Celtic had failed to win the league for the first time since colour telly was a lad. But they had the consolation of a 3-1 victory over Airdrieonians to give McNeill his seventh Scottish Cup winners’ medal. It would be his last medal, and match, as a Celtic player. And he went out pretty much at the top, as a Cup final winning captain, chaired aloft by team-mates including a delighted Kenny Dalglish, on Celtic’s lap of honour.
McNeill was at least once described as “officer material” during his playing career. And he quickly proved manager material. He led Aberdeen to second in the league in 1978 (three places above Celtic in a diminished Stein’s last season) and did at least some of the groundwork, including giving Gordon Strachan his debut, for his successor at Pittodrie, one Alex Ferguson.
He inevitably replaced Stein at Celtic in August 1978, leading the team to an iconic title in his first season, clinched with a last game home win over Rangers. The occasion became immortalised as the day “the ten men won the league,” after Celtic had Johnny Doyle sent off yet came from 2-1 down to win 4-2. His teams won the title again in 1981 and 1982, the main opposition to Scottish club football’s emerging ‘new firm,’ Aberdeen and Dundee United.
But Celtic were in a phase of disrespecting club legends, having handled Stein’s departure with the grace and class of Donald Trump. McNeill wanted to be the first ever Celtic manager to have a formal contract (yes, you read that right) and, for a complex set of reasons expertly explained in ‘The Glory and the Dream,’ McNeill’s rift with the board proved unhealable and he embarked on a four-season managerial spell in England.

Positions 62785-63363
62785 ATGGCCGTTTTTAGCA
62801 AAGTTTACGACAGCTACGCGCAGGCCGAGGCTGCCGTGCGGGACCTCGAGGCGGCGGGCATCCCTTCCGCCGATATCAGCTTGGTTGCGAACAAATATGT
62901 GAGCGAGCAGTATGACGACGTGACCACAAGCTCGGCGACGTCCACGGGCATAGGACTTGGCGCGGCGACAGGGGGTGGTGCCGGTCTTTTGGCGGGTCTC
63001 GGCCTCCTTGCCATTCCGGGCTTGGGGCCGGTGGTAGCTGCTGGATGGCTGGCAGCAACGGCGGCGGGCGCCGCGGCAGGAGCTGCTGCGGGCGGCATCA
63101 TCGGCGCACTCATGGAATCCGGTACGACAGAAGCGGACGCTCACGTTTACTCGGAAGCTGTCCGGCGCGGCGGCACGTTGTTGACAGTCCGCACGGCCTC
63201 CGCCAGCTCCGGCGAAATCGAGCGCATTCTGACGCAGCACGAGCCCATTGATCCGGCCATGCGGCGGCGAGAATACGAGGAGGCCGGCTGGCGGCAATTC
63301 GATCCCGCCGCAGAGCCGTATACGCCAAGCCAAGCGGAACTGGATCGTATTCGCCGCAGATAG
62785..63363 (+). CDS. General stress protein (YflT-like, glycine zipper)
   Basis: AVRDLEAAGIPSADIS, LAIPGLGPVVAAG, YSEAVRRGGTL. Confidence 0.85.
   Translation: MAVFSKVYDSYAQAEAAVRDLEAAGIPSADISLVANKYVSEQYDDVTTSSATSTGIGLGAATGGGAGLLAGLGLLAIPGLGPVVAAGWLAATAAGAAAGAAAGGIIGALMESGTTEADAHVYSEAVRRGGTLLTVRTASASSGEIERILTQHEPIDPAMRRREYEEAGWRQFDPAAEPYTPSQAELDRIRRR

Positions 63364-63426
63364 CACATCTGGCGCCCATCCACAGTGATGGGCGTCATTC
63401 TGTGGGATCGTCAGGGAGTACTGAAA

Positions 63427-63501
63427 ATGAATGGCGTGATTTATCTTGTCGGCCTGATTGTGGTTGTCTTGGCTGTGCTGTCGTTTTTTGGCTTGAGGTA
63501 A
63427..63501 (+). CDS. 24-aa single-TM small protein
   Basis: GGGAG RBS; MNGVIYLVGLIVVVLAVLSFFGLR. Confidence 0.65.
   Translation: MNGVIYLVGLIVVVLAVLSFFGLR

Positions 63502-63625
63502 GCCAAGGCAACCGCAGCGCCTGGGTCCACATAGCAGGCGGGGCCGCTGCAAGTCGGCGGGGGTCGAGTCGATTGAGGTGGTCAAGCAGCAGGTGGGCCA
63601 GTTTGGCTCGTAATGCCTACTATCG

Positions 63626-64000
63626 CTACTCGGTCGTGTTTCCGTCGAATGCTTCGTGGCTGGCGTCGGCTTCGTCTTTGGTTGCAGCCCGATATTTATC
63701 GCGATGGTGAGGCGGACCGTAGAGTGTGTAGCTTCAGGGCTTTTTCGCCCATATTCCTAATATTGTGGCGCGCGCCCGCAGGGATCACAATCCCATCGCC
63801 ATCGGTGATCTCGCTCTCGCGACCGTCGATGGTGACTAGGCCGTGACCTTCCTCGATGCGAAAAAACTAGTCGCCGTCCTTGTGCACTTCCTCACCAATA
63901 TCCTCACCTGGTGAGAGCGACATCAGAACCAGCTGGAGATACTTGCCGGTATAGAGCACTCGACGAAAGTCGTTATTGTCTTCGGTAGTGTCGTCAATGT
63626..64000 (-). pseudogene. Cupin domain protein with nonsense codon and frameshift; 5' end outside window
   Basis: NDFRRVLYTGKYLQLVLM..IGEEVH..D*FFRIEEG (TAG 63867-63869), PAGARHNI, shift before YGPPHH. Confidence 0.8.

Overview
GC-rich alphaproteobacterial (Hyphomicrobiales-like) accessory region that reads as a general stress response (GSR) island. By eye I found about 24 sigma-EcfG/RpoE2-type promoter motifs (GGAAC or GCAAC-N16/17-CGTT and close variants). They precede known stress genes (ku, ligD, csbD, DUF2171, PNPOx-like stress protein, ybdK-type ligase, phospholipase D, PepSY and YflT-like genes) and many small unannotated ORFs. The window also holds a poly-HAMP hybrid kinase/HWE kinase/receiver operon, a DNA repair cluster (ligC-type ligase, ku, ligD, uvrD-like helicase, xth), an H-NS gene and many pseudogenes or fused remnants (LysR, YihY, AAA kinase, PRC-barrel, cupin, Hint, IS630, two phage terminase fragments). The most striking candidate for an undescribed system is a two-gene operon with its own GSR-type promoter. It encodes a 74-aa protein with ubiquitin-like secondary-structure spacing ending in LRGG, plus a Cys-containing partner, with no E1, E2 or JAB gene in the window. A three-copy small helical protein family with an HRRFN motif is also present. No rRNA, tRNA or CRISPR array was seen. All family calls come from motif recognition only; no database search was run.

He won Manchester City promotion from England’s second-tier in his second season. But he made the return journey in 1987 with Aston Villa, being neither the first nor last manager to fall foul of Villa chairman ‘Deadly’ Doug Ellis (an unironic nickname in football terms). However, as McNeill’s chairman at Manchester City, Peter Swales, admitted: “If ever a man was made for a specific club, it was Billy McNeill and Glasgow Celtic…his heart was always at Parkhead.” And in his absence, Celtic had faltered. So he was welcomed back to Celtic for their centenary season, 1987/88.
Wholly in-keeping with his instinct for the iconic, McNeill led Celtic to a league and Scottish Cup double to mark that centenary in suitably successful style, the cup being won when Celtic came from 1-0 down to win 2-1 with late goals in both semi-final and final, against Hearts and Dundee United respectively.
However, Celtic were in a downward spiral off the pitch. They were unable to understand, let alone match, the money Rangers threw at their “Souness revolution” which ultimately led to nine league titles in-a-row as Celtic floundered under what supporters nicknamed a “biscuit tin” mentality and toyed with extinction. McNeill was the first managerial casualty of this, and in 1991, with just the 1989 Scottish Cup to add to the centenary double.
However, McNeill’s reputation outlasted at a canter that of the small men who treated him so shoddily. And it was no surprise that he was appointed Celtic’s first official ‘ambassador’ in 2009. By then he’d already lived the role for decades.
In his last years, McNeill’s deteriorating mental health was the ultimate example of the indiscriminate cruelty of dementia. Yet some of the reminiscences this week of the care and attention former players gave to him during these years, from the Lisbon Lions right through to the teams he managed, are a testament to the high regard in which he was held by all the generations of Celts who met or worked with him.
“There’s only one King Billy, that’s McNeill,” Celtic fans have long sung, It’s a mischievous reference to the King William IV so cherished of old and new Rangers’ fans. But, in football terms, not inaccurate, even if McNeill’s ‘Caesar’ nickname suggests something more imperial.
I heard it said on Tuesday that while current Celtic captain Scott Brown is on his way to legendary status, “he’s no Billy McNeill.” But that’s no insult. No-one is, or ever will be. Not today. Not ever.